Saving Life at Sea
Irish Medal for Saving Life at Sea awarded to Skipper Alfred Britton, of the trawler Mannofield, for saving the lives of the crew of the yacht Siren on the 1st July 1924.
Dark bronze, reverse inscribed, ‘Skipper Alfred Britton “Mannofield” 1st July 1924’.
First medal created by the Irish Free State. It was instituted in 1923 by the Irish Minister of Industry and Commerce, as an award for acts of gallantry in saving life on the high seas where a vessel registered in the Irish State was wrecked or endangered. The medal was designed by Albert Power, R.H.A., the dies made by Messrs. Janvier & Berchant, Paris, and the medal was struck in 1924 by P. Quinn & Co., Dublin. The medal obverse, in low relief, shows a two-funnelled steamship sinking by the stern in heavy seas, whilst in the foreground is an oared lifeboat coming to the rescue, on either side are lighthouses symbolic of night and day, above are two reclining figures symbolic of the great oceans and below is a ‘stormy petrel’ with outspread wings. Only one medal was issued. A specimen of the medal is known to have been presented to the National Museum in 1935 and one other specimen is known to exist.The medal officially became obsolete in 1947 being replaced by the Medals for Civil Bravery.
The first and only Saving Life at Sea medal was awarded to the Captain of the Steam Trawler Mannofield for the rescue of the Williams brothers.
On Tuesday the 1st of July 1924 the yacht Siren owned by William Blackmore, Dun Laoghaire, sailing from Milford Haven to Dungarvan was caught in a South-South West gale. The nine ton yacht was caught by a huge wave which carried away the jib and a portion of the sails leaving the vessel unmanageable. The two man crew, skipper Williams and his brother from Dungarvan County Waterford were in a perilous position and unable to steer the yacht and in danger of being washed overboard were compelled to seek shelter from the fury of the gale by securing themselves in the cockpit of the boat.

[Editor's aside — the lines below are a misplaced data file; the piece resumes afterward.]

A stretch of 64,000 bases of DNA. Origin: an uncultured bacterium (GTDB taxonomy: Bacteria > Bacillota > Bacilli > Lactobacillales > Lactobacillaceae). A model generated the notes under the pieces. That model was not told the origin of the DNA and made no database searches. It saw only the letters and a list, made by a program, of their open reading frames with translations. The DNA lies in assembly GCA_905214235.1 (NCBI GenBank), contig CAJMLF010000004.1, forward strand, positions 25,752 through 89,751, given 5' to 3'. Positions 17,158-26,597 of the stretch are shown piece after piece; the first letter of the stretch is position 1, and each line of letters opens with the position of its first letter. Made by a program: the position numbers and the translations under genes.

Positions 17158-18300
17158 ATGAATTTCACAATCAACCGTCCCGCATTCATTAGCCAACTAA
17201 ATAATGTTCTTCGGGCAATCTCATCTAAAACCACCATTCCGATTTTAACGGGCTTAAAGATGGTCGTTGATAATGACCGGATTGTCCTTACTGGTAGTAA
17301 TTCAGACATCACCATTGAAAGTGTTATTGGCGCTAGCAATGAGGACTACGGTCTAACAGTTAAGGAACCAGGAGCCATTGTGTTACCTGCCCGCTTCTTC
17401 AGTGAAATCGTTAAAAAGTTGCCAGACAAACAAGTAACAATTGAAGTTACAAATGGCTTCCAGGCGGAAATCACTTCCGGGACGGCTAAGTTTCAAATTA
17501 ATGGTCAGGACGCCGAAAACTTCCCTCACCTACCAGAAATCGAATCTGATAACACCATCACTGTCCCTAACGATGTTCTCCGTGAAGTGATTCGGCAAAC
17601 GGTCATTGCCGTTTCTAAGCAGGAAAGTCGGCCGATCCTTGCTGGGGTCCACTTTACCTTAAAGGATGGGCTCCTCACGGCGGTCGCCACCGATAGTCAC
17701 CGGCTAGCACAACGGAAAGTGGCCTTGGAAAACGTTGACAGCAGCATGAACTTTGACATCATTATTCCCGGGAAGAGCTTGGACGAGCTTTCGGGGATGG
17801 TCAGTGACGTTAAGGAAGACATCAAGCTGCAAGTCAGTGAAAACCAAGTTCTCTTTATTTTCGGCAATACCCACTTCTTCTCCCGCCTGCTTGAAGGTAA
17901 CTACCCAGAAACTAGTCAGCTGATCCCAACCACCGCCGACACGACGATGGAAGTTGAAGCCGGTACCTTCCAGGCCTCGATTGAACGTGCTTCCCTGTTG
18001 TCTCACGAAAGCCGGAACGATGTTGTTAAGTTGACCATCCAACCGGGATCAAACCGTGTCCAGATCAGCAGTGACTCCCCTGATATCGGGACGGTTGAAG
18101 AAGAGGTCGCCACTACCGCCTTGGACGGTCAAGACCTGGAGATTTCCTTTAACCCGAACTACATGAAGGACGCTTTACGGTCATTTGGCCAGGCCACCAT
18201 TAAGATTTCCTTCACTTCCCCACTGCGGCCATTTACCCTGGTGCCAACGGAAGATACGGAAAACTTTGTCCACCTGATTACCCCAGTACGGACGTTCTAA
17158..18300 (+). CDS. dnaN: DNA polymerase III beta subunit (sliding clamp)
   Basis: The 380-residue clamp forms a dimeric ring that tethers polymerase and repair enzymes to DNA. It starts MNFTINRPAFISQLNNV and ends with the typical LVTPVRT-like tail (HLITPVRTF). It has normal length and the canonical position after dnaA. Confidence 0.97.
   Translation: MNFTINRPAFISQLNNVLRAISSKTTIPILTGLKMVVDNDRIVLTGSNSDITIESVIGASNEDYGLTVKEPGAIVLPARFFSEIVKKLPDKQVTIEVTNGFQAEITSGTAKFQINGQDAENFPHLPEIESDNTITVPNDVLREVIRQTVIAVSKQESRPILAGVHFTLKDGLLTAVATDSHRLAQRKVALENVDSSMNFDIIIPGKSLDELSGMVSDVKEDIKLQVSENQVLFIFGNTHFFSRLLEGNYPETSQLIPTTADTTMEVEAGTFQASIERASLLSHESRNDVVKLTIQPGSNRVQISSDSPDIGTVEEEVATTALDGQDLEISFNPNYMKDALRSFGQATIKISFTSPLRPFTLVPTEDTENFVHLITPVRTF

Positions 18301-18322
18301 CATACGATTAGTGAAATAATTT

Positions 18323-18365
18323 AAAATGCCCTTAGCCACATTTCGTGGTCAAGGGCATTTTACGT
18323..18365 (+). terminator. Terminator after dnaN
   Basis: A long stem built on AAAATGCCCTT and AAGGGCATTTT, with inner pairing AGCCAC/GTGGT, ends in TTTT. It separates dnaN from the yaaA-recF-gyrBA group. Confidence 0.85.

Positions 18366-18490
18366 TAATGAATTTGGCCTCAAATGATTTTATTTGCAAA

For six hours the crew of the Siren were tossed about as the yacht drifted helplessly. At about 9pm Captain Britton on the bridge of the steam trawler Mannofield spotted what he believed to be an abandoned yacht but on getting up close to the yacht he heard the shouts of the crew. The condition were too rough to enable Captain Britton to launch a life boat and he was forced, under perilous conditions, to manoeuvre his trawler to the weather-side of the yacht enabling a life-line to be passed to yacht by which the Williams brothers were able to board the Mannofield.
Conditions were too rough to enable a tow-rope to be attached to the yacht so the crew were forced to leave it to drift, it was picked up some days later. The Williams brothers were brought to the South Wall Dublin arriving at about 10.30am Wednesday morning.
The medal was presented to Alfred Britton on the 14th of September 1925 by W. T. Cosgrave and the Minister of Trade & Industry Mr. McGilligan.
The dies for the medal were given to the National Museum of Ireland in 1945. There are 5 dies making up the various component parts of the complete medal. The medal and dies can be viewed by appointment at the National Museum of Ireland.
Michael Heffernan Medal for Marine Gallantry
Michael Heffernan Gold Medal for Marine Gallantry, the medal was awarded in three categories Gold, Silver and Bronze.
Gold Medal awarded for a rescue or act of a singular exceptional and outstanding nature in the saving of life, where it can be demonstrated clearly that the rescuer acted with courage, heroism, skill and initiative of the highest order and in perilous circumstances. Consideration may be given to the degree of peril in which the rescuer committed themselves to, the level of danger of the rescued person(s) and to the selflessness of the actions.
Silver Medal awarded for an act of gallantry for a rescue or act of an outstanding nature where it can be demonstrated that the rescuer acted with courage, heroism, skill and initiative of a very high order. Consideration may be given to the peril in which the rescuer found himself/herself and to the selflessness of the actions.
Bronze Medal awarded for an act of gallantry of a very high order where it can be demonstrated that the rescuer acted with courage, skill and initiative of a very high order.
Irish Marine Meritorious service medal.
Awarded to any person who has given meritorious service to the Irish State in the execution of its marine emergency management remit, is eligible for consideration for a Meritorious Service Award. The highest level of the award was a medal and the second category the recipient was awarded a letter.
Irish Marine Long Service Medal
Awarded for 20 years service.
A bar was added for each 10 years of service.